Unusual fatigue and sleeplessness might be early warning signs of a heart attack in women, a study suggests.
The study, published Monday in the American Heart Association journal Circulation, surveyed 515 women who had heart attacks and found that 95 percent had such symptoms as much as a month before they were stricken.
Chest pains can be an early indicator of a heart attack, but 43 percent of the women in the study said they never experienced chest discomfort, even during the attack, said researcher Jean McSweeney.
The study is one of the first comprehensive examinations of women's heart attack symptoms, which experts are coming to realize are quite different and often more subtle than those experienced by men.
The women in the study, with an average age of 66, were diagnosed with a heart attack and discharged from five hospitals in Arkansas, North Carolina and Ohio within the previous four to six months.
The most frequently reported symptoms were unusual fatigue (71 percent); sleep disturbance (48 percent); and shortness of breath (42 percent). Fewer than 30 percent of the women reported having any chest pain or discomfort before the heart attack.
The women had more than just ordinary fatigue and sleeplessness.
"The fatigue is unexplained and unusual. They are more tired at the end of the day than they usually are. For some, it's so severe that they can't make a bed without resting as they tuck the sheets. It interferes with their normal activities," said McSweeney, lead author of the study and a professor in the College of Nursing at the University of Arkansas for Medical Sciences in Little Rock.
"Increasingly, it is evident that women's symptoms (of a heart attack) are not as predictable as men's," said Patricia Grady, director of the National Institute of Nursing Research, which paid for the study.
The classic symptoms in men include pressure or pain in the center of the chest that radiates down the arm or neck.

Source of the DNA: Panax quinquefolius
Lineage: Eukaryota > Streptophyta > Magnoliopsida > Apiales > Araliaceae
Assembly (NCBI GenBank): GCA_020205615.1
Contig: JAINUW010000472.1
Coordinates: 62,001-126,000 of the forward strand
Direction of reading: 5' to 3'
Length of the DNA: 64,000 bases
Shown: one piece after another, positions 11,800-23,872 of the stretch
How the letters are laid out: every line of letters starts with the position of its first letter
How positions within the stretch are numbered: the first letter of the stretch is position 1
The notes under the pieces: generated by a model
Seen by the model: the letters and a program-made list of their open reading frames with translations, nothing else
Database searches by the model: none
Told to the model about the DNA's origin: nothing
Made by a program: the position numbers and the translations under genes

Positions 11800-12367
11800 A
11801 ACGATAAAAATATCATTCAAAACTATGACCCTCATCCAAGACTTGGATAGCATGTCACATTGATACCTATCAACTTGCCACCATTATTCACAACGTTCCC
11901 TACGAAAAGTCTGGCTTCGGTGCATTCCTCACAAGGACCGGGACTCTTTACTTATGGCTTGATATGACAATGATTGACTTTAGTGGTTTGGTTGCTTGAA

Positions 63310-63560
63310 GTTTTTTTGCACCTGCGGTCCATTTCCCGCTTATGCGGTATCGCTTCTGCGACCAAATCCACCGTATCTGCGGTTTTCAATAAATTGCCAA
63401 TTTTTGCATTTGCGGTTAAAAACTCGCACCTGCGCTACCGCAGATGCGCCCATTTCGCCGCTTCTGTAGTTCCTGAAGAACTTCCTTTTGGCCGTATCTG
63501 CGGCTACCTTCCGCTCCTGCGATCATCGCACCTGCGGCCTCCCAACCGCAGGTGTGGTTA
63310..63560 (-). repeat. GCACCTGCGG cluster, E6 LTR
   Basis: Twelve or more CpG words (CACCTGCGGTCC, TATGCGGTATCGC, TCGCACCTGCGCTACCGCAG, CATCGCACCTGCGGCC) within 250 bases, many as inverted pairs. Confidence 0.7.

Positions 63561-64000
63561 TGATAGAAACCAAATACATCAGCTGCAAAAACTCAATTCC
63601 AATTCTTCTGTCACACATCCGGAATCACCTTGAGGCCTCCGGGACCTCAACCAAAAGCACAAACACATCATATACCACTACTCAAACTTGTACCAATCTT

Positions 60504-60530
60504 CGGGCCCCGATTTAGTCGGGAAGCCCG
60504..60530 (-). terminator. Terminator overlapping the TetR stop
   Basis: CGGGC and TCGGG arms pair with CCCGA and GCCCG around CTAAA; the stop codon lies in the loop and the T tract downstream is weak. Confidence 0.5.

Those women who did experience chest discomfort before the heart attack described it in terms of aching, tightness or pressure, rather than pain, the researchers said. Yet most medical professionals continue to consider chest pain as the most important symptom of acute myocardial infarction in both women and men.
Dr. Nieca Goldberg, a cardiologist at Lenox Hospital in New York, said the study could change the way doctors practice.
"If doctors are aware of the early-warning signs, they will be more likely to accurately diagnose and take care of the problem before a heart attack and it could lead to better heath care for women," Goldberg said.
Previous research by McSweeney and colleagues found that women who later identified an array of symptoms occurring before their heart attacks either ignored the signs or were misdiagnosed when they sought medical care.
More study is needed to help sort out the prevalence of each symptom in people at imminent risk for heart attack, and McSweeney said there's particularly a need to understand how often women not diagnosed with heart disease report similar problems.
Even so, women should be aware that when new unexplained symptoms appear, they need to seek medical care to determine the cause, especially if they have known cardiovascular risks such as smoking, high blood pressure, high cholesterol, diabetes or a family history of heart disease, McSweeney said.
"Heart disease is the No. 1 killer of women, yet women are more afraid of breast cancer. They don't realize heart disease is the thing they need to fear," she said.
The most common acute symptoms during heart attacks were shortness of breath (58 percent); weakness (55 percent); unusual fatigue (43 percent); and cold sweat and dizziness (both 39 percent).
_ Information from the Associated Press was used in this report.
Women and heart disease
This year an estimated 210,000 women will have a heart attack.
Heart disease is the single leading cause of death of American women, killing 254,630 in 2000. That's 49 percent of heart disease deaths.
By comparison, breast cancer kills about 40,000 women a year, and lung cancer nearly 63,000.
SOURCE: American Heart Association